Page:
Denison International plc is a specialist producer of hydraulic fluid power components and systems. With corporate headquarters in both London, England, and Marysville, Ohio, Denison is a world player in its market. More than half of its sales are generated in Europe, while more than one-third of sales are produced in the United States. The company operates manufacturing facilities in the United States, the United Kingdom, France, German, Italy, and Finland, and operates sales and distribution facilities in more than 15 countries. Denison Hydraulics, the company's main operating subsidiary, concentrates on the high-margin specialty hydraulics components, including piston pumps and motors, vane pumps and motors, manifolds, radial piston motors, and valves. Vane and piston pumps account for nearly 60 percent of the company's turnover, while valves add nearly 21 percent to Denison's sales of $153 million (2000). The company has been taking steps to join in on the consolidation of its highly fragmented industry at the turn of the century, acquiring Finland's Lokomec Oy and Italy's Riva Calzoni Oleodinamica. Originally founded in the United States, Denison was acquired by a private investment group that incorporated the company in the United Kingdom before listing it on the NASDAQ stock exchange in 1997. Denison is led by CEO and president David Weir.
Fluid Power in the 1920s
The origins of Denison International can be traced back to the pioneering days of the U.S. automotive industry. The company began operations as the Cook Motor Company, based in Delaware, Ohio, in 1900. Cook's original focus was on the development of heavy-duty gasoline-powered industrial engines. Cook's motors were large, single-cylinder models--its 50hp engine weighed some three tons.
When its original owner sought to retire after World War I, the Cook Motor Company was taken over by William Denison. Despite the dwindling market for gasoline engines--as newer more powerful diesel engines began to take over as the primary industrial engine type--the Cook Motor Company continued to produce engines until the 1930s.
Luckily for his company, Denison proved somewhat of an inventor. By 1920, he had recognized the need to take the company into a new direction and began experimenting with new types of power designs. Denison turned his attention toward developing fluid power systems--which became known as "hydrOILics." In 1925, Denison produced his first hydraulics machine, a "car pusher" designed to push a car loaded with clay products through a kiln. The Denison hydraulics machine quickly captured a leading position in the ceramics industry, holding at one point some 80 percent of the market for car pusher devices.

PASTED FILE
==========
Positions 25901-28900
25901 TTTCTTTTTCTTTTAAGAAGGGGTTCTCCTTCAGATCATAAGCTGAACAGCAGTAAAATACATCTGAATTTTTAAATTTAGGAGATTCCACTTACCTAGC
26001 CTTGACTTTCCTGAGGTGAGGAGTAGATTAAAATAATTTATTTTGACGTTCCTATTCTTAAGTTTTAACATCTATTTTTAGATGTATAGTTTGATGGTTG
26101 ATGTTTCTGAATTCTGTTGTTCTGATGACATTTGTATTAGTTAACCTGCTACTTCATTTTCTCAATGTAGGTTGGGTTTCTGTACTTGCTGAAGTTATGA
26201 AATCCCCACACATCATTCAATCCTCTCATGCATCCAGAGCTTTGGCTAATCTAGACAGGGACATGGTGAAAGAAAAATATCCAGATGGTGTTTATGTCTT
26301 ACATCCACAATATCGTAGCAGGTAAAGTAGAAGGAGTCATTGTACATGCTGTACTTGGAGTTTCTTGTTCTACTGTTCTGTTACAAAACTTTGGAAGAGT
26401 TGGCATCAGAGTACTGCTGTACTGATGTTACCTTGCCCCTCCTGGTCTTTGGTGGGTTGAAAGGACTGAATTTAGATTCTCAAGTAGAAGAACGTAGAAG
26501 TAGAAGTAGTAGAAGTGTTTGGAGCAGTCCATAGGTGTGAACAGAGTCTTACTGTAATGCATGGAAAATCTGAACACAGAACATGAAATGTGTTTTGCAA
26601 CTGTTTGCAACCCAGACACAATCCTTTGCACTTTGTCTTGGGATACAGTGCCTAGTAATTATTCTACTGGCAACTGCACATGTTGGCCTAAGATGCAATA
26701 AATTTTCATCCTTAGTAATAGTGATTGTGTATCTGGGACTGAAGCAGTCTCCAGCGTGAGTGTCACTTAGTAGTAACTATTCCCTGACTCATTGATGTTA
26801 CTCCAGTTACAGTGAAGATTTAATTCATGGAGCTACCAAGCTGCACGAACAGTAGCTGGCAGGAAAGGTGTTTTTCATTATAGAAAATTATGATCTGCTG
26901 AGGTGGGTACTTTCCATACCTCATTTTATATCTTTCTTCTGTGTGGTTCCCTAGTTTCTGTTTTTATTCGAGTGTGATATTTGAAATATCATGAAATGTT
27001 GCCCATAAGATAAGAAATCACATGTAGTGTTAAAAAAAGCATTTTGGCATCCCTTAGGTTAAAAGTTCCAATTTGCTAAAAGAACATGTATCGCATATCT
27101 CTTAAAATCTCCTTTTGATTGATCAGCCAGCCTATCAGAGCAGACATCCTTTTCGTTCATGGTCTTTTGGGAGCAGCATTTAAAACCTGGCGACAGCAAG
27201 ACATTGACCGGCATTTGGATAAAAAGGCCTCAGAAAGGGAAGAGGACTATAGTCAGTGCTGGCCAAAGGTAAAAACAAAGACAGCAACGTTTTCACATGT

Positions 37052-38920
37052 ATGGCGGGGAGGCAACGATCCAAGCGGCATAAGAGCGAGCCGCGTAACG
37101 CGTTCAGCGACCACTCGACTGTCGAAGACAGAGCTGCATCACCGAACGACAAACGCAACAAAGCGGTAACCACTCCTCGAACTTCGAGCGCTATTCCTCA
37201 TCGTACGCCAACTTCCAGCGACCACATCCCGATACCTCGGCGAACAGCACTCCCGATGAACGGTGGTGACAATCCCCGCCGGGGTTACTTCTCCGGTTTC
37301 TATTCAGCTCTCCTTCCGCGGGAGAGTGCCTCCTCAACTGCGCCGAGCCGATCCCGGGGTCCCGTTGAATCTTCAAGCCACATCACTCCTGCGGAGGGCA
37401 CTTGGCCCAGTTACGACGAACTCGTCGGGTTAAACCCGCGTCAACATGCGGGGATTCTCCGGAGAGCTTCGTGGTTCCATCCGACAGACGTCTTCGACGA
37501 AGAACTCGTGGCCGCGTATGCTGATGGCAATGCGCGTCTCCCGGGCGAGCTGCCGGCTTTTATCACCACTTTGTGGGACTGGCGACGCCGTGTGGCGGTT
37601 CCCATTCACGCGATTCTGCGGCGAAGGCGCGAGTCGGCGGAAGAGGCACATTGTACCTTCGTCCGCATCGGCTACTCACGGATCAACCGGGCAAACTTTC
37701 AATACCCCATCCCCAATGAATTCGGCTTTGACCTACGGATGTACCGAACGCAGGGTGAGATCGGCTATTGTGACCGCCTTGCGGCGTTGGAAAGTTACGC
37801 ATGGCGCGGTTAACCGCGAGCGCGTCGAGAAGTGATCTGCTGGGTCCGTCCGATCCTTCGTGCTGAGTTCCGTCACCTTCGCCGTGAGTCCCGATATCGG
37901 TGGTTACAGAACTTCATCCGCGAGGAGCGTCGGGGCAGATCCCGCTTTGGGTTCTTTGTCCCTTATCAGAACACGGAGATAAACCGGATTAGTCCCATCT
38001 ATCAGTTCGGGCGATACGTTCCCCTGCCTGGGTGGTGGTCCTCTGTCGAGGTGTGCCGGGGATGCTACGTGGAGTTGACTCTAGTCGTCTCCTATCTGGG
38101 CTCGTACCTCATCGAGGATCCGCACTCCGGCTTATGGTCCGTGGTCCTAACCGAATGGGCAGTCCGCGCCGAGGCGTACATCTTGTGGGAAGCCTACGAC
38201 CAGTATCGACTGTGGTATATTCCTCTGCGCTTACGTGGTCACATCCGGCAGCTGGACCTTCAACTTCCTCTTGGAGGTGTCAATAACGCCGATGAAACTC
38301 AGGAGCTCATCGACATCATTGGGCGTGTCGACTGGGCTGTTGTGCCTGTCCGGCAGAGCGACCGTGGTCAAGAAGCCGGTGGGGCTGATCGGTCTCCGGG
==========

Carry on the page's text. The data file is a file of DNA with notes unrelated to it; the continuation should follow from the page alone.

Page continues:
The Cook Motor Company, however, was heading toward financial disaster as its business collapsed during the Great Depression of 1929. By the beginning of the 1930s, the company had gone bankrupt. At that time, however, hydraulic power systems, which offered considerable advantages over existing mechanical power transfer methods, was developing into an entirely new market segment. Hydraulics technology proved highly flexible, capable of being incorporated into large-scale, heavy-lifting systems while also proving useable for small, high-precision tasks.
Based on his hydraulics expertise--the Denison company was to go on to produce more than 600 patents during the twentieth century--Bill Denison resurrected his company, reorganizing and reincorporating it as the Denison Engineering Company in 1931. The company had abandoned its engine operating and now concentrated on the development of hydraulic systems and components for the ceramics industry.
Yet Denison appeared to have rebuilt his company only to see it collapse again. In 1933, the company's manufacturing plant was destroyed by a fire. Denison quickly found a solution, renting out a nearby property owned by the Budd-Ranney Company. Denison now entered an operating contract with Budd-Ranney; two years later, Denison acquired Budd-Ranney.
Throughout the 1930s, Denison remained at the forefront in developing new hydraulics technology. One of the major new directions for the application of fluid power systems was in the design of machine presses, which vastly increased the productivity of industrial processes. Denison was approached by the United States military for help in developing machine presses for weapons and aircraft component production.
With the U.S. military as a primary customer, Denison expanded rapidly during the years of World War II. The company established a network of manufacturing plants in the Columbus, Ohio region, including a research center and a dedicated aircraft test facility. By the end of the war, Denison had become a leading player in the U.S. hydraulics industry. A major product for the company was the Multipress.
The company continued to produce for the Military--introducing high-speed and lightweight pumps for aircraft in 1945--but increasingly turned toward the civil sector for growth. Denison had diversified into the design and engineering of components for hydraulics systems, launching production of piston-type pumps in 1941. In 1945, Denison extended its components business with the production of hydraulic valves, and in 1952 the company launched its first vane pumps, which formed the basis of such automotive developments as power steering and automatic transmissions. Meanwhile, the U.S. Government remained an important customer; in 1954 the company inaugurated a dedicated facility for the production of aircraft pumps in conjunction with the U.S. government.
Specialty Hydraulics for the 21st Century
Denison Engineering was acquired by American Brake Shoe in 1955. The following year, American Brake Shoe moved production of aircraft pumps to Rochester, New York. At the end of the 1950s, production of the Denison-branded pumps was moved to California. In 1958, Denison began manufacturing pressure control valves.